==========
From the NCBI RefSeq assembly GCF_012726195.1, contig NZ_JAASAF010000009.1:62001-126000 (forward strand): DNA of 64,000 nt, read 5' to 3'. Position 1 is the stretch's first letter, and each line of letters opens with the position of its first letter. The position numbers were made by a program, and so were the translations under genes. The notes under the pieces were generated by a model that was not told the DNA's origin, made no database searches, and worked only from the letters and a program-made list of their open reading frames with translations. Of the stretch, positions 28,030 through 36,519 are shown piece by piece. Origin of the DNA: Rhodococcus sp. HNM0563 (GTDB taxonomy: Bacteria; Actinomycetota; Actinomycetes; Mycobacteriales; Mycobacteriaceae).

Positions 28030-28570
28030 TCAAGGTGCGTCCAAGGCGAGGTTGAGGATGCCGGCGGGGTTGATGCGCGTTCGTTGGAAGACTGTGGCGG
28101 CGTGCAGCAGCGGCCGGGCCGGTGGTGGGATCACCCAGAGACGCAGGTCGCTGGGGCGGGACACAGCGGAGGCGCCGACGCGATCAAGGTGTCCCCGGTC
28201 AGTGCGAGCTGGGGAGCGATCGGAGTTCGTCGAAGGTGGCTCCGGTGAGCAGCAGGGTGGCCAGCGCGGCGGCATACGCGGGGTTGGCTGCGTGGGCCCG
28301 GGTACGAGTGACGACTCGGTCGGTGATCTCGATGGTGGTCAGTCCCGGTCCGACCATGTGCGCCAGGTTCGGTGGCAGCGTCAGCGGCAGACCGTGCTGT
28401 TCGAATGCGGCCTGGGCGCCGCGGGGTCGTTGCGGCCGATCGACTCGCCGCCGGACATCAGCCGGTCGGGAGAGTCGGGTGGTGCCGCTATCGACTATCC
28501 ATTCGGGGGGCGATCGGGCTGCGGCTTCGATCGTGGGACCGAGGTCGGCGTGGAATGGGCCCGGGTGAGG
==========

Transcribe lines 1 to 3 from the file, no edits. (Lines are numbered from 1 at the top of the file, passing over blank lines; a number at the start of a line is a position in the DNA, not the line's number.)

From the NCBI RefSeq assembly GCF_012726195.1, contig NZ_JAASAF010000009.1:62001-126000 (forward strand): DNA of 64,000 nt, read 5' to 3'. Position 1 is the stretch's first letter, and each line of letters opens with the position of its first letter. The position numbers were made by a program, and so were the translations under genes. The notes under the pieces were generated by a model that was not told the DNA's origin, made no database searches, and worked only from the letters and a program-made list of their open reading frames with translations. Of the stretch, positions 28,030 through 36,519 are shown piece by piece. Origin of the DNA: Rhodococcus sp. HNM0563 (GTDB taxonomy: Bacteria; Actinomycetota; Actinomycetes; Mycobacteriales; Mycobacteriaceae).

Positions 28030-28570
28030 TCAAGGTGCGTCCAAGGCGAGGTTGAGGATGCCGGCGGGGTTGATGCGCGTTCGTTGGAAGACTGTGGCGG